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In the beauty of the lilies

By Peter Sellick - posted Monday, 15 December 2014

John Updike's Lilies was published in 1996, three years after the siege of the compound of an Adventist sect in Waco Texas. It is the story of four generations beginning in 1910 with the reverent Clarence Wilmot, minister of the Fourth Presbyterian Church in an industrial town on the East coast of America and ending with the death of his great grandson Clark in the destruction by fire of the headquarters of a Christian sect modelled on the events at Waco.

We read that Clarence "felt the last particle of faith leave him" at the same time that Mary Pickford fainted on a film set in New York. The linkage of these two events signal ongoing references to the film industry throughout the novel. This loss of faith came about after Clarence had read the anti-theologians of the nineteenth century, initially to arm himself against their arguments, but eventually to be persuaded by them that God did not exist.

In those student days, hungry for knowledge and fearless in his youthful sense of God's protection close at hand, he plunged into the chilly Baltic sea of Higher Criticism – all those Germans, Semler and Eichhorn, Bauer and Wellhausen, who dared to pick up the Sacred Book without reverence…There was a tide behind these books in mad Nietzsche and sickly Darwin and boil-plagued Marx.


The universe changed with his change of mind about God.

Life's sounds all rang with a curious lightness and flatness as if a resonating base beneath them had been removed. They told Clarence Wilmot what he had long suspected, that the universe was utterly indifferent to his states of mind and as empty of divine content as a corroded kettle.

His resignation from the ministry robbed his family of social standing and economic security. He became a salesman for the Popular Dictionary that, like Diderot's initial attempt, sought to provide all knowledge to the owner. The irony is that Clarence joins those French Philosophes who championed reason and facts as the answer to the human state. On meeting a woman who had worked for the family on his rounds he tries, unsuccessfully, to convince her that owning all these volumes was a waste of time and money. He has been convinced of the Enlightenment rejection of God but knows also that reason and facts are insufficient.

Clarence has three children who must live in the shadow of their father's loss of faith. The daughter Ester uses her body to seduce married men in her place of work and succeeds in breaking up one home and marrying the husband. Of sex, he tells her father: Everybody's playing around, nobody gives a damn. Nobody cares. Jared, the oldest son reduces life to a simple axiom "pussy takes and money gives." He lives a life on the edge of criminality and is always on the brink of becoming rich. Walter the second son is confused and tentative. Life in the shadow of his father's loss of faith robs him of any confidence and he takes a job as a postman. He is so cautious that he refuses promotion to postmaster when the time comes. Nevertheless he forms a stable and loving home with a woman that all have rejected because of her withered foot. Walter clings to the known.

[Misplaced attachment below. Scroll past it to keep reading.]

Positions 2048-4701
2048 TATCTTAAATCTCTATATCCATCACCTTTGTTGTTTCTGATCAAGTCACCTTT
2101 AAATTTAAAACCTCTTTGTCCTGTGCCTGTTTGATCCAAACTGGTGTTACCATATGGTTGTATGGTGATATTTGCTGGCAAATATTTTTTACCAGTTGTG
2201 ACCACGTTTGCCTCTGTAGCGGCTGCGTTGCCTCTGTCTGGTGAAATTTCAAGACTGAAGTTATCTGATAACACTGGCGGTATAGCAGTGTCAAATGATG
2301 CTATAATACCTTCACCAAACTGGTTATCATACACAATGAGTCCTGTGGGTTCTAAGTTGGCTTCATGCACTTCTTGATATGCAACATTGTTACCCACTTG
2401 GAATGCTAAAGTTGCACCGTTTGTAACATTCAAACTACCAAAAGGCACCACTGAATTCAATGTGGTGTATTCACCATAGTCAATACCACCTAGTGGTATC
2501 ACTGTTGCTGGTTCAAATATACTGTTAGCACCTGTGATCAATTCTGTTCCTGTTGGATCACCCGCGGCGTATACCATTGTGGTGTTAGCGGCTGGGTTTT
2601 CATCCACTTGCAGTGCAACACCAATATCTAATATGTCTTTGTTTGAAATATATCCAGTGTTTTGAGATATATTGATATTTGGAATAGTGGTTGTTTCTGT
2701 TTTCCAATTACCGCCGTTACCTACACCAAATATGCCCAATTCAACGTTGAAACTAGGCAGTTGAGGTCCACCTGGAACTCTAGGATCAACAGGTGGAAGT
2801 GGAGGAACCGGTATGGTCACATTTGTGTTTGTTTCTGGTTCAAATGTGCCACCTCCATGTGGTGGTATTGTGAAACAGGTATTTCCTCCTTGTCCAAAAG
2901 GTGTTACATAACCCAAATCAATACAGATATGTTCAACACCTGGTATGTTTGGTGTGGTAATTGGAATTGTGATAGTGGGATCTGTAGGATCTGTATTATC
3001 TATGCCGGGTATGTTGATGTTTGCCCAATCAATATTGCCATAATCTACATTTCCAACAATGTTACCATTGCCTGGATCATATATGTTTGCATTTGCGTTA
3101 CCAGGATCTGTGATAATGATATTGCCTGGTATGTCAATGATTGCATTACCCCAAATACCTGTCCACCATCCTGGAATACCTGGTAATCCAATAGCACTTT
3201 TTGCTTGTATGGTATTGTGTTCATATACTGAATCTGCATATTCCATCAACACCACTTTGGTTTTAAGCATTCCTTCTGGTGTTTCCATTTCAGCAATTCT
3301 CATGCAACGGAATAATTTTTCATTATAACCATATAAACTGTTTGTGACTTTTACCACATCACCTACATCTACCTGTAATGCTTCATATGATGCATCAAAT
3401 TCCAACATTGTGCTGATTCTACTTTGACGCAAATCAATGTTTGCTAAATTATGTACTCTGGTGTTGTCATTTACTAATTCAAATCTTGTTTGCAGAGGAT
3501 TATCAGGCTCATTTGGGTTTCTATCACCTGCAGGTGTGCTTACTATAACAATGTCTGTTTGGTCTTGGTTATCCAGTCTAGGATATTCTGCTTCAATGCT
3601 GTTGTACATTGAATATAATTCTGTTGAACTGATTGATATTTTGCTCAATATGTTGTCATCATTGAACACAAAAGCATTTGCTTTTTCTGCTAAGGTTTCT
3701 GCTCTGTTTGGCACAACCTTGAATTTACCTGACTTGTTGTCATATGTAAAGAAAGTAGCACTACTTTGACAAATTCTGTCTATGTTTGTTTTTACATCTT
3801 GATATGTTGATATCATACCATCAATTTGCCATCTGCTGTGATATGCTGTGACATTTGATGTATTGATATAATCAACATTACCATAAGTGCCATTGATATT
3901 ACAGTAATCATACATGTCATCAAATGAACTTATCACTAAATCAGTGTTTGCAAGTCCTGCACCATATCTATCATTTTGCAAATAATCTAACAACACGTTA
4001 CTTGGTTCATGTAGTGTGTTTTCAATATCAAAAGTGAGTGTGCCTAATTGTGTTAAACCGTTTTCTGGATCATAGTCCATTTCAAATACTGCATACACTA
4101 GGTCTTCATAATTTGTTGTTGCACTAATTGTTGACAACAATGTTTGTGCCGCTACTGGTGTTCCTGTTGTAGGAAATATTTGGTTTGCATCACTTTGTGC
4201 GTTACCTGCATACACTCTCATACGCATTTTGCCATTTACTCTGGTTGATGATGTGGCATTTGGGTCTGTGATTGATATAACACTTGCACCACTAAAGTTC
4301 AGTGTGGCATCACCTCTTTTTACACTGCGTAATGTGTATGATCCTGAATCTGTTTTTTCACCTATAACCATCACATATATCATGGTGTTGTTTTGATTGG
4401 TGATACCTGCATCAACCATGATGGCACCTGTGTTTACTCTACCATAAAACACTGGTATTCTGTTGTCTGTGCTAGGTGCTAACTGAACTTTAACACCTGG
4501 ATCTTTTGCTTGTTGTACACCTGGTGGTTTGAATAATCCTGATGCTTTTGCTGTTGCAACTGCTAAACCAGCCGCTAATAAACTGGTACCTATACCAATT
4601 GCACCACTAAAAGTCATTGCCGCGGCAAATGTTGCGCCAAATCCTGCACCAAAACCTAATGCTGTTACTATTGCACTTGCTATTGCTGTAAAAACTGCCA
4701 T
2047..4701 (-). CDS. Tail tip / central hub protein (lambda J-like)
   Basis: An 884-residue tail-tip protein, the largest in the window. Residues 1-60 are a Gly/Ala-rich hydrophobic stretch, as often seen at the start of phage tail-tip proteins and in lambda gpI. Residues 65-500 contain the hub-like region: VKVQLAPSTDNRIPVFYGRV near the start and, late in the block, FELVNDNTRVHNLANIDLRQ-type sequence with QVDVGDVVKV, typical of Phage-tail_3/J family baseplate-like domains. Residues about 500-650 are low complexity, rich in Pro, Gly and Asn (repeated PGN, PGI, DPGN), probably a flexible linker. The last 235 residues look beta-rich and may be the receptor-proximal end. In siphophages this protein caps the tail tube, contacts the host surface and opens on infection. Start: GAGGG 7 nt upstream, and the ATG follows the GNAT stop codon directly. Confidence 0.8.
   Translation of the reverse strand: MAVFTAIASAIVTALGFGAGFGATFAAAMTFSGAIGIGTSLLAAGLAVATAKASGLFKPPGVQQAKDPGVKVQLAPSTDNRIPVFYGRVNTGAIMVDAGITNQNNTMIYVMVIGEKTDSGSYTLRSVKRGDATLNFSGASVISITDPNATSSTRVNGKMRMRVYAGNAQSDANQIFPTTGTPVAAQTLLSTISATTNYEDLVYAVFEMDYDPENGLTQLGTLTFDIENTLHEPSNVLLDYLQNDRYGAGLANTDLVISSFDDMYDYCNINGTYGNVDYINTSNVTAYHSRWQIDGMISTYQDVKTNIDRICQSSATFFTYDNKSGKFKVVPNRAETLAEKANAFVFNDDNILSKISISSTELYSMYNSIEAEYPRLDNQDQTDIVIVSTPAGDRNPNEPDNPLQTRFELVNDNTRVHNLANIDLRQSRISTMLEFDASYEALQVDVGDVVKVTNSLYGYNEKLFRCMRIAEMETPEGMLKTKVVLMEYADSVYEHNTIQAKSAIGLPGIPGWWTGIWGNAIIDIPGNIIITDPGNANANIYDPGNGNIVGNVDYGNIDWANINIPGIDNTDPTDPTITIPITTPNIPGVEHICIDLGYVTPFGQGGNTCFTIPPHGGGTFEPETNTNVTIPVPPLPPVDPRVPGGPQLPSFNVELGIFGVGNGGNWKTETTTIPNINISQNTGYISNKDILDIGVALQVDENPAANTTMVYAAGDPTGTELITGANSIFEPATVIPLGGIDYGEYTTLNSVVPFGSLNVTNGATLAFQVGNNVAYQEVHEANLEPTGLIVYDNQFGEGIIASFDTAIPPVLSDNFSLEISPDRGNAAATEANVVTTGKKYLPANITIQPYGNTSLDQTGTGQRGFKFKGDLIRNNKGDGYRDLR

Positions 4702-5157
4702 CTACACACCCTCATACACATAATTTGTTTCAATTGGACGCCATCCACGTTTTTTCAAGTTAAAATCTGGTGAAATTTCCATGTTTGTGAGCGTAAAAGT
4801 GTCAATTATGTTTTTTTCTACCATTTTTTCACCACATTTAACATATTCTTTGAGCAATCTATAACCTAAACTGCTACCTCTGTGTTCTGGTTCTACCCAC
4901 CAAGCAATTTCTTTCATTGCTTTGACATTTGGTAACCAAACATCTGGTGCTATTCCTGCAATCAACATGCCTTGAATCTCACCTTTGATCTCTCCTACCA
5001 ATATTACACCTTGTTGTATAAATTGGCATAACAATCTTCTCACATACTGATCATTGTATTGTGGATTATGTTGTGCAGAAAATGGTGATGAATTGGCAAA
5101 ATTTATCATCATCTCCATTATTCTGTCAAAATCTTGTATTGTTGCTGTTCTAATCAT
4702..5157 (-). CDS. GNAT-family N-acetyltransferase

Walter and his wife Alma have a daughter Essie who carries most of the rest of the narrative. She, like her aunt, is a creature of the body and she becomes a model in New York and an actress in Los Angeles. On her first photo shoot we read:

Essie made love to the camera. She looked into the glass hole of its lens, tinged with lavender, and thought of heaps of dollar bills, and of all the lovely clothes those dollar bills could buy. She thought of a white Cadillac with the top down.


She will do what it takes, sexually, to smooth her way and becomes obsessed with her looks and her career. Early unstable marriages come and go but she becomes pregnant by a script writer and gives birth to a son, Clarke. It is he who, fatherless and essentially motherless, drug addled, a failure in Hollywood, who joins the cult and dies in the fire.

Thus while his great grandfather loses a highly intellectualised faith, Clark succumbs to a wild eyed bible quoting zealot who impregnates as many women in the cult that he can.

All of the characters love the movies. Indeed Updike gives us a potted history of American movie making. It is obvious that the movies become, to a large extend, a window on reality and that in doing so they displace the key role of the Church of mediating reality. The narratives of Scripture are replaced by those of Bogart and Bacall. As Clark moves towards his death he sees reality as a movie running in his head.

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About the Author

Peter Sellick an Anglican deacon working in Perth with a background in the biological sciences.

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